A lot of these services have moved from a per GB stored model to an 'unlimited' model knowing that most people don't have THAT much data, except for the odd few. They just work out the average amount of data and what the typical deduplication ratio would be for this data. From this they get a price at which they can charge for the service.

    The recommendation could be to do with recoverability, you'd have to test that, but it could also be for commercial reasons - i.e. by backing up these file types you are adversely effecting the ability of their storage to dedupe the data, in turn increasing their costs. Remember the service is priced on the ability for them to deduplicate data, if they can't do this you blow their profits.

    I would agree with others in saying that recovering an app is not that straight forward, it depends upon the app. Some apps spread files over many directories and it could be easier to just reinstall.

    I also wouldn't use a cloud service for system backups, not because their is anything wrong with the software, but because home broadband is not really designed for this. I would use a sync type service (dropbox, etc) for my data and just allow enough time for the first full sync to complete, then use a USB disk for a local FULL backup. Home broadband typically operates at anything from 1Mbit/sec to 100Mbit/sec, while a cheap USB 3.0 disk can easily do 80 MBytes/sec for sequential writes. To put that isn perspective 100Mbit/s is approximately 12.5MB/s on a good day. A 100GB restore would take around 2.5 hours on a 100Mb/s line running without any contention - i.e. sharing the bandwidth with your neighbours. However most people will be seeing download speeds of around 2MB/s, which would take over 14 hours.

    What they are saying to you is 'store as much as you like, but we give no guarantees for recovery time, so best keep it small', and they can't because that's out of their hands.

    If in doubt I always have two backups, at least, but I keep it as simple as possible.
  7. jacqueg thread starter macrumors member

    Dec 15, 2014
    Thanks Shaun, this helps.

    I can see that a clean reinstall could be the best option, but with downloadable software, that means remembering what you have. How do you address that problem? The only way I can think of is to build a spreadsheet, is that what people do? I keep this info in a mailbox, since it comes by email, but you can't access either spreadsheet or email without an app, so...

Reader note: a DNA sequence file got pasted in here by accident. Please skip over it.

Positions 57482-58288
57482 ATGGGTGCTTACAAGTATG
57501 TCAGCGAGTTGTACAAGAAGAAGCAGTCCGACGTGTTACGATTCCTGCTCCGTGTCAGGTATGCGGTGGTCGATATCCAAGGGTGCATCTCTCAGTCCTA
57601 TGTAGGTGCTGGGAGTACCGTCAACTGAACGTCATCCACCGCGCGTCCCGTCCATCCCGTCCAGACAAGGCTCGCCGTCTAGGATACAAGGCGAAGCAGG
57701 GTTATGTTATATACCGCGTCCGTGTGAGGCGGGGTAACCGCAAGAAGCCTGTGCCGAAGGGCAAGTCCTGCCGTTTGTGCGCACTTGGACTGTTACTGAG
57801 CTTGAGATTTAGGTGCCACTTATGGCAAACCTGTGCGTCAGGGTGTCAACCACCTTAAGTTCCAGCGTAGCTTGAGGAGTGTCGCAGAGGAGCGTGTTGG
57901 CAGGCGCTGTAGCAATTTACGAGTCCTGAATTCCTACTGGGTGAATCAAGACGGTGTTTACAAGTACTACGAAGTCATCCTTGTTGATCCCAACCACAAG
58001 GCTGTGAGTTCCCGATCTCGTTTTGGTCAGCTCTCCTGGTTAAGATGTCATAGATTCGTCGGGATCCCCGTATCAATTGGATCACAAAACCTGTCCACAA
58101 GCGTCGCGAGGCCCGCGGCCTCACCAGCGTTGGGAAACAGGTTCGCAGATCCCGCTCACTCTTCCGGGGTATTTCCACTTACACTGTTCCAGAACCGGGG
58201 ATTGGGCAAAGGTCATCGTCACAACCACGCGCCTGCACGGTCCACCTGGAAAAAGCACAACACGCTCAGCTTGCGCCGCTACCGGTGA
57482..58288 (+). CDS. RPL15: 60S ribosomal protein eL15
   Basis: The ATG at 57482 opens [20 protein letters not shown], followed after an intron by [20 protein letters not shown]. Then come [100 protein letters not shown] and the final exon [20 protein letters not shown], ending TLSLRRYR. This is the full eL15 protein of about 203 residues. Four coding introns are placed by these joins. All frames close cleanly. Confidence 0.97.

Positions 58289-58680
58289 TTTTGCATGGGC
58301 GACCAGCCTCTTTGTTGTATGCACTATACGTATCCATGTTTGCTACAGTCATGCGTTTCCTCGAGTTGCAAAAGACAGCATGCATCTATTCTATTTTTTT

As I said, I lost everything about 10 years ago. I did not backup often then, and I still miss some of the stuff I lost. And I just escaped losing everything again. My old laptop had electrical issues, and it was a race to see whether I could get a new one before the drive fried. But at least I saw it coming (or felt it rather - the charger was running abnormally hot), so drive failure was not my first warning. And then my backup drive died literally a day after I transferred everything to the new computer. Just as well could have been the day before.

    Hard drives make me nervous. I could run two, as you do, and maybe I will do that, the issue with that is that I have no easy options for off-site storage. I thought online seemed like the answer, but it seems I was wrong about that.
  8. BasicGreatGuy Contributor


    Sep 21, 2012
    In the middle of several books.
    Most of my apps are from the MAS. For the others, I store the email key and downloadable dmg in a few different places (OneDrive, DropBox, Box, iCloud) in folders that make it clear what it is. I also encrypt the folders for added security.

    I use Time Machine to back up to my WD MyCloud, and CCC to a bootable backup (every day) to an external HDD.
  9. jacqueg thread starter macrumors member

    Dec 15, 2014
    Hmmm, now why did I never think of storing the dmg? (slaps self on head). Maybe what I need is a folder of dmgs as part of my online backup? I will look into that!

    I have looked at both the mycloud and the time capsule, but they are hard drives - but maybe a dmg folder online as well as the local storage option would cover my issues. Thanks!
  10. talmy macrumors 601


    Oct 26, 2009